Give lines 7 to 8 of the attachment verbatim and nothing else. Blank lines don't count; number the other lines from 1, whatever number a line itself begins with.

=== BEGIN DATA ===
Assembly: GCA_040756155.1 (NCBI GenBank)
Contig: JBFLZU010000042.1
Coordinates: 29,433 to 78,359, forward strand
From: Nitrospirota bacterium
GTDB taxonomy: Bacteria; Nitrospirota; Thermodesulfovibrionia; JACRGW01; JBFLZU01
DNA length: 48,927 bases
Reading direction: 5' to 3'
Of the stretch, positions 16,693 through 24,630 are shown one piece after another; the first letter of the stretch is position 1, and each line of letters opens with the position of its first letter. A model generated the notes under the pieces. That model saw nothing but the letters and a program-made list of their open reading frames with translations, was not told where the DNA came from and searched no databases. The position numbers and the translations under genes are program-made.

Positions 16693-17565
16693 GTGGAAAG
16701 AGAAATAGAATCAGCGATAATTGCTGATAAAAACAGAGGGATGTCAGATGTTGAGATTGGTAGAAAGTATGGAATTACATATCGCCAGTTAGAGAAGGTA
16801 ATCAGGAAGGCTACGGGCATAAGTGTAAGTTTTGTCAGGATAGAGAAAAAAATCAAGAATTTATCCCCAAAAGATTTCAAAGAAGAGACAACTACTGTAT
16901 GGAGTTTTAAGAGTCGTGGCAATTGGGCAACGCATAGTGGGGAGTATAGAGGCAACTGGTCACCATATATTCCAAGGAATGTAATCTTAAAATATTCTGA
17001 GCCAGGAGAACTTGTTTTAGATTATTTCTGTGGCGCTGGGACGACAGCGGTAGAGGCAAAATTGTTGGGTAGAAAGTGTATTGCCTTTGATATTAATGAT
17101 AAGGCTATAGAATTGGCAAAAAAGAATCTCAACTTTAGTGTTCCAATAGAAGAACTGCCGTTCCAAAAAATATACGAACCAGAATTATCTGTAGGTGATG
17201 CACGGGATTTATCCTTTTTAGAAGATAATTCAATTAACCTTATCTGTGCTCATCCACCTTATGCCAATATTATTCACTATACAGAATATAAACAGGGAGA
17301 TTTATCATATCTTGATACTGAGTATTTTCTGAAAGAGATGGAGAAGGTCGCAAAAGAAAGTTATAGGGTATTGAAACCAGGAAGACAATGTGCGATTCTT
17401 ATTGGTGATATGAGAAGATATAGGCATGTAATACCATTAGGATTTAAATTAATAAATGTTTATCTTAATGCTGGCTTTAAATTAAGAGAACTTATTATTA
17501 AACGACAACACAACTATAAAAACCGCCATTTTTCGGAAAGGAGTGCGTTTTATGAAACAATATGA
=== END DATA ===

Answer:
Reading direction: 5' to 3'
Of the stretch, positions 16,693 through 24,630 are shown one piece after another; the first letter of the stretch is position 1, and each line of letters opens with the position of its first letter. A model generated the notes under the pieces. That model saw nothing but the letters and a program-made list of their open reading frames with translations, was not told where the DNA came from and searched no databases. The position numbers and the translations under genes are program-made.